When I first came here, this was all swamp. Everyone said I was daft to build a castle on a swamp, but I built it all the same, just to show them. It sank into the swamp. So I built a second one. That sank into the swamp. So I built a third. That burned down, fell over, then sank into the swamp. But the fourth one stayed up. And that's what you're going to get, lad: the strongest castle in all of England.

Friday, May 23, 2014

Do You #SFFpit?

Yeah, that's right.  I took a hashtag and used it as a verb.  And I'm not even sorry.  SHOTS FIRED.  Come at me, world.

"#SFFwhat?  What are you even talking about?"

Why, I'm so glad you asked!   #SFFpit is a new Twitter pitch contest, the feverish brainchild of my good buddy and fellow Red-Sofist Dan Koboldt

"Another one?"

YES, dammit, another one!  Because this one is specifically for sci-fi and fantasy for every age, from picture books through adult works.  Just think about all those adorable picture books with pettable touch-n-learn hobbit feet, and colorful finger-socks you can wiggle to make the alien burst out of John Hurt's stomach.

"But I have profound moral objections to Twitter pitching!  Why should I try to cram the essence of my novel onto a virtual post-it note designed for people with the attention span of a sperm?"

I don't know, hypothetical objector!  But stow your Hatorade and think of it this way: the more avenues we open for people to make a great first impression with agents (query letters, conference meetings, Twitter pitches, whatever), the more opportunities you have to find a format that lets you shine.  And that's good for everyone.

"If you say so.  When is it, anyway?  Asking for a friend."

Tell them it's June 11th, from 8 AM to 8 PM CST.  And then tell them to get over to Dan's #SFFpit homepage to get all the rest of the sweet deets!
Seriously, do it before Gandalf wastes Coruscant.

Also: big apology who's everybody who's waiting to hear back from me.  I owe emails like Bunny Lebowski owes money (which is to say, all over town.)  And I keep thinking, "oh, I just haven't had time," but the truth is that I have - I've just been spending it on other things.  Workshop Wednesdays and IHOP carouses and lunch dates and dinner flings and hours-long chats with some of the most fabulous people in the world.

Which should not imply that the aforesaid people are any more fabulous than the ones whose loving missives have lingered in my inbox... only that after spending months sitting by myself chained to a computer, the feeling of being finally let off the leash has been, shall we say, overwhelming.  I really appreciate y'all's patience while I've been out chasing squirrels and catching frisbees, and will do my very best not to need too much more of it!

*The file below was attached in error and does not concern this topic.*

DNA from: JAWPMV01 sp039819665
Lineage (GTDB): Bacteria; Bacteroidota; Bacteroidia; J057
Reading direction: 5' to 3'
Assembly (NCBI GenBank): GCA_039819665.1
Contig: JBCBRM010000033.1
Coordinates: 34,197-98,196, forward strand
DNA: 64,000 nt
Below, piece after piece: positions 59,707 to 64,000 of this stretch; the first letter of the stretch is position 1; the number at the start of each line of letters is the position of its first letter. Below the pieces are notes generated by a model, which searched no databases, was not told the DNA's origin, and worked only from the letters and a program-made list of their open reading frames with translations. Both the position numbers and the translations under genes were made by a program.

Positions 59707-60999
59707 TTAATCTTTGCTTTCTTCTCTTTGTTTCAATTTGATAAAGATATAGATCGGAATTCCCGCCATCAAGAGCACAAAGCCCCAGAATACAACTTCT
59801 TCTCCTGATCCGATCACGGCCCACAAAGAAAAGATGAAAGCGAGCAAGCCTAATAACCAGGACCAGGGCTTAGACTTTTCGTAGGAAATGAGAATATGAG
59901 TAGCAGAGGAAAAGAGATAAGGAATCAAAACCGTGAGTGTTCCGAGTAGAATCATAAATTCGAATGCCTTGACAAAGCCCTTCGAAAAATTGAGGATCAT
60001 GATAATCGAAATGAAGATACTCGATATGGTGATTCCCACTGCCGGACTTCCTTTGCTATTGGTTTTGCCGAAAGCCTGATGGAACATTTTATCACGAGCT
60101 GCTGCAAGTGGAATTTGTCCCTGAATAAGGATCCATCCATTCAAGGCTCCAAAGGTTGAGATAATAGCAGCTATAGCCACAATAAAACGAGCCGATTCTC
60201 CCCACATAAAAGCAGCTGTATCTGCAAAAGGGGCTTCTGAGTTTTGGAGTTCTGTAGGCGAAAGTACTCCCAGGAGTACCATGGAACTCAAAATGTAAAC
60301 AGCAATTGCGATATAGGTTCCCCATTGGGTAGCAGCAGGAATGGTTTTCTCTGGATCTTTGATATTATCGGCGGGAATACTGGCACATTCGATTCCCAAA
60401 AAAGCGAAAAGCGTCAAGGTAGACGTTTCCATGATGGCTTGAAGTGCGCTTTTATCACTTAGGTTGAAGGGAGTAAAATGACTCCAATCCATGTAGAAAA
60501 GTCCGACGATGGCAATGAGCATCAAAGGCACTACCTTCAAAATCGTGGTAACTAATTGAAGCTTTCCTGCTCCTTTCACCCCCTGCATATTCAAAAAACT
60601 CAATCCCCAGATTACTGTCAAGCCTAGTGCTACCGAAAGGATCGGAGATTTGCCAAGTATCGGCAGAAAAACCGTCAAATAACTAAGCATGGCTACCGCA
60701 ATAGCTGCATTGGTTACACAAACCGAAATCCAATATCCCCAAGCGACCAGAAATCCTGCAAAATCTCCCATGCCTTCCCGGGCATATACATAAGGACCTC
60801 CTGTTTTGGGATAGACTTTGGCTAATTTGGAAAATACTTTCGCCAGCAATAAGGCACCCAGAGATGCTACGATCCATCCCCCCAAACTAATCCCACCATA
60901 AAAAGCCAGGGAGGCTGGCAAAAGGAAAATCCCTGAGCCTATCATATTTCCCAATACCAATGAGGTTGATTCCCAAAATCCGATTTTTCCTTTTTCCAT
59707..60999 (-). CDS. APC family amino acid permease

If you lose your cow you should report this to the Watch under the Domestic & Farmyard Animals (Lost) Act of 1809. They will swing into action with keenness and speed. Your cow will be found. If it has been impersonating other animals, it may be arrested. If you are a stupid person, do not look for your cow yourself. Never try to milk a chicken; it hardly ever works.

Wednesday, May 21, 2014

Winning Tips for Winning Write Club

Sick of hearing me talk about Write Club yet?  Too dang bad!

As I have said before, this contest was terrific fun for me last year, not to mention a HUGE eye-opener.  But if you're reading this, you probably don't need any more convincing.  If you're thinking of entering this year (or already committed to it!), here are my humble suggestions for giving yourself the best possible chance at pink-soap glory.

1.  Study the competition.  This is almost a no-brainer, right?  Who would submit a short story to a magazine without looking to see what they like to publish, or query an agent without checking out their current client list?  And here's how you can bone up on Write Club.

First, go to the Write Club 2013 master-list, which has links to all the entries from last year (not to mention the greatest number of voters who'll be returning this year).  From there, you can read in whatever fashion pleases you - but here are a couple of ideas.

--Make a note of the names of contestants who made it to the last few rounds
--Go back and look at how they did in their initial rounds, paying close attention to the comments.

--Open up each successive round in a new browser tab, and scan to find entries from your preferred genre.  (You should be able to do a Ctrl-F for the word "genre" and see them right away)
--Read the entry first, and then its competitor.  Do you feel it's a strong example of your genre?  Why or why not?  Get your own opinion, and then check out the comments.